"Fascinating Fotos From Fronts"
IT Manager's Corner


Just For Fun





Here are some of my favorite photos of tornadic storms. I took these pictures in 1980 and 1981 in the great plains area of the USA. If you would like to contribute an original photo, please send it to me via E-mail as a GIF or JPEG attachment. Make sure to include your name, the date taken, and the general location so that I can properly give you the credit.
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Here are the thumbnail-sized pictures. Click on a picture to see the full image. (Beware, they may take some time to download over a slow connection.)

Photo of a roll cloud. High winds drive a lower portion of the storm ahead. The winds can be quite strong and have sometimes been confused as a tornado.

Photo of a gust front. These very high winds immediately precede a severe storm. The winds can be quite strong and have frequently been confused as a tornado.

Photo of a wall cloud. Tornadoes are typically formed at the back edge of a wall cloud. This cloud is a central feature of a severe storm. It is the central, lowered portion of a mesocyclone. This cloud is distinguished by its sharp detail, lowered aspect, and fairly rapid rotation.

A schematic view of a severe storm.

A bird's eye view of a severe storm.

A schematic view of the wind directions and motion of a typical severe tornadic storm.

What most people think of when they visualize a tornado.

A newly forming tornado kicking up dust from a field.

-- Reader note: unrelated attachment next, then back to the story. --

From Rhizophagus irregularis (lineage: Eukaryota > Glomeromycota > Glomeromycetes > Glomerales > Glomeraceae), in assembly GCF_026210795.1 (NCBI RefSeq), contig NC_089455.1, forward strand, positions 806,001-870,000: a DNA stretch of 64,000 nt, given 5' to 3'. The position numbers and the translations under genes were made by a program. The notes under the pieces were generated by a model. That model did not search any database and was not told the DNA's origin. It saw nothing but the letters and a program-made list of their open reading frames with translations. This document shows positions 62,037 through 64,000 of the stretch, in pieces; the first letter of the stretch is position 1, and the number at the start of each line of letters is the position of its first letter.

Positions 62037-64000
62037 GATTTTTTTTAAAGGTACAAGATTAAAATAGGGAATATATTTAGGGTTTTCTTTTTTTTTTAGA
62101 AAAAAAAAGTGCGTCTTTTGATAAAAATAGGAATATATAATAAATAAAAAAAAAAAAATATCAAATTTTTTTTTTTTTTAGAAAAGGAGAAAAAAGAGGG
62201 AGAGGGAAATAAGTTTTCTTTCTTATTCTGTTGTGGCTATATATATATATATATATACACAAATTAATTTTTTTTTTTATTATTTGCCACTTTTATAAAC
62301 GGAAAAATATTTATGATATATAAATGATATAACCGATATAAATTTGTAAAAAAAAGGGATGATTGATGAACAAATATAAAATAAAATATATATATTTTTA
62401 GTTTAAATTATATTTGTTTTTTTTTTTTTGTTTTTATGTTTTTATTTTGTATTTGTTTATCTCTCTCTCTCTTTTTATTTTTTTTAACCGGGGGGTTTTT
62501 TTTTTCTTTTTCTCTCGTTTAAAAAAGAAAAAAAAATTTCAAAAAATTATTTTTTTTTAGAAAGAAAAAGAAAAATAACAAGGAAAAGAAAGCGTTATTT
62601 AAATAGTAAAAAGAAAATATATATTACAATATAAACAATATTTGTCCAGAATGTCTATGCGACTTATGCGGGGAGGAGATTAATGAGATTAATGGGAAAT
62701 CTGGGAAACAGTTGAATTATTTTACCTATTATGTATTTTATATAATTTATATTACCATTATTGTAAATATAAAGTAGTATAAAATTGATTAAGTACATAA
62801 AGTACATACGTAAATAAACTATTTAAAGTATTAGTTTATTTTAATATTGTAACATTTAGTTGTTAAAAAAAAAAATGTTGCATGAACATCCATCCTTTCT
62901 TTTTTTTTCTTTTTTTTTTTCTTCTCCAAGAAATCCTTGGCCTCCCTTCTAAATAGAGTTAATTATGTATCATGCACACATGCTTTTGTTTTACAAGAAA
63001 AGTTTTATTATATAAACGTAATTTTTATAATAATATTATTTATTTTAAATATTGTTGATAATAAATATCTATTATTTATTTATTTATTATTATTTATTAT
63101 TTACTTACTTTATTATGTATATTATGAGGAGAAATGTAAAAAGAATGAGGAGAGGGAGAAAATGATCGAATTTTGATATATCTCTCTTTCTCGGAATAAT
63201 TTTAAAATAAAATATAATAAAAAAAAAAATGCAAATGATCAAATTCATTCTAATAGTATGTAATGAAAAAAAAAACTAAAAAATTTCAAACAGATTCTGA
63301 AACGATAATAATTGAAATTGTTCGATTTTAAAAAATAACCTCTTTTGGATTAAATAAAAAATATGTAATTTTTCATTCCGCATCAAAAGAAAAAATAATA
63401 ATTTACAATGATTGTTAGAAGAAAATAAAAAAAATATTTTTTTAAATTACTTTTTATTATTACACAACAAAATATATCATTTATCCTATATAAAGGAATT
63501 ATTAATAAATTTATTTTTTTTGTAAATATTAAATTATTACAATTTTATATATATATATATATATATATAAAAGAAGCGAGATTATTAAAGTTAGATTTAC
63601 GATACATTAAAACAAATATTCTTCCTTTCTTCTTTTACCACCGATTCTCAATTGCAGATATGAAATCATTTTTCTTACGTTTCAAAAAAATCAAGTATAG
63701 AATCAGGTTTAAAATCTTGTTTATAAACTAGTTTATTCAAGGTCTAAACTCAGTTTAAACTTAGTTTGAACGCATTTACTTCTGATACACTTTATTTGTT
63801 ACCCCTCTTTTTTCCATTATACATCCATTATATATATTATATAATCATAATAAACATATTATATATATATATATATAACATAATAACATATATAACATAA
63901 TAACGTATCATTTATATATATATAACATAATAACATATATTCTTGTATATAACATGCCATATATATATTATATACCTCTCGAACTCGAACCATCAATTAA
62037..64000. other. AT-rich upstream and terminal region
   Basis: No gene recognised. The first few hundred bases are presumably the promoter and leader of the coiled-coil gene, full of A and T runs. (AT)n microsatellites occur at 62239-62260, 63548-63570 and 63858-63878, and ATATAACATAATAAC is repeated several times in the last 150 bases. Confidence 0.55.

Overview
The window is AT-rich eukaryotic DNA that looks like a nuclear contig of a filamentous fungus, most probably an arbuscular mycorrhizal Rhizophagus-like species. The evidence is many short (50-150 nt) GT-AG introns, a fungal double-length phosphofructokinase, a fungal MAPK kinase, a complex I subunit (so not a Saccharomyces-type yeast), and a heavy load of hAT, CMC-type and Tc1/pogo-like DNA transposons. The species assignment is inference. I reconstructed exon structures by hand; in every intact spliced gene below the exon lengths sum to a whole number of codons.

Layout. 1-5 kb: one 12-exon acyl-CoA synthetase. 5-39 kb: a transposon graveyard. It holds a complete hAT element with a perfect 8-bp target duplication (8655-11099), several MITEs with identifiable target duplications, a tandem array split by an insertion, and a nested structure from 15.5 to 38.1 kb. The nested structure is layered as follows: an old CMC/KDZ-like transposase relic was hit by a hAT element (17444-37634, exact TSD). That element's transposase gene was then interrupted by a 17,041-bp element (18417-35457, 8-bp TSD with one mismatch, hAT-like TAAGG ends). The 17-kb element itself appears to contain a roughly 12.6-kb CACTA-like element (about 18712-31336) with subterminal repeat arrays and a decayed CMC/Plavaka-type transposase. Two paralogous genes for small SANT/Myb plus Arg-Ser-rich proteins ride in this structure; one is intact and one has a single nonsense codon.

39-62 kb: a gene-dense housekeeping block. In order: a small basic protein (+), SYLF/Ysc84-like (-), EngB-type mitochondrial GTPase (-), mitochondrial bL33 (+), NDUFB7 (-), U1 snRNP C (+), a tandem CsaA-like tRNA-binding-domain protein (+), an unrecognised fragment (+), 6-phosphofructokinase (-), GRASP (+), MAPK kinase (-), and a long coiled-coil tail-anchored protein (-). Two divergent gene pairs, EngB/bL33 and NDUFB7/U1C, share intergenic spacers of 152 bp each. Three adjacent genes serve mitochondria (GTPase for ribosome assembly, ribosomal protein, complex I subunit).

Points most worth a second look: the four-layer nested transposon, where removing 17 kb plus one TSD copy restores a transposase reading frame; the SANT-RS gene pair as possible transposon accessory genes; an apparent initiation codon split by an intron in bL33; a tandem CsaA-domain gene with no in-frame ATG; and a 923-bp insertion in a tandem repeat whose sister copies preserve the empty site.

We photographed many tornadoes of this type: single thin, highly mobile funnel.

Another v-shaped tornado.

Here, the debris cloud is quite high, reaching over 1000 feet.

Yes, the tornado is indeed red! This tornado actually posed for us for a few seconds before moving off. The red color is caused by the tornado picking up dirt from a freshly plowed field that contained a large amount of clay.

These three photos are from a highly destructive tornado. It actually became multiple tornadoes all rotating around each other. This photo shows an early stage. Note the flattening of the grass in the foreground. We were over 1/2 mile away and it was difficult to stand up due to the force of the wind.

A few minutes later, the tornado is taking shape.

In about 5 minutes, we were witnessing a huge tornado over a mile across.

Contibuted by Ben Rothe, photo credit: Bob Dunn. F4 Tornado which struck Omaha Nebraska on 06 May 1975 with over $1 billion in property damage.


All photos are copyrighted by Dr. Steven D. Horsburgh unless specifically credited to another entity. All rights reserved.

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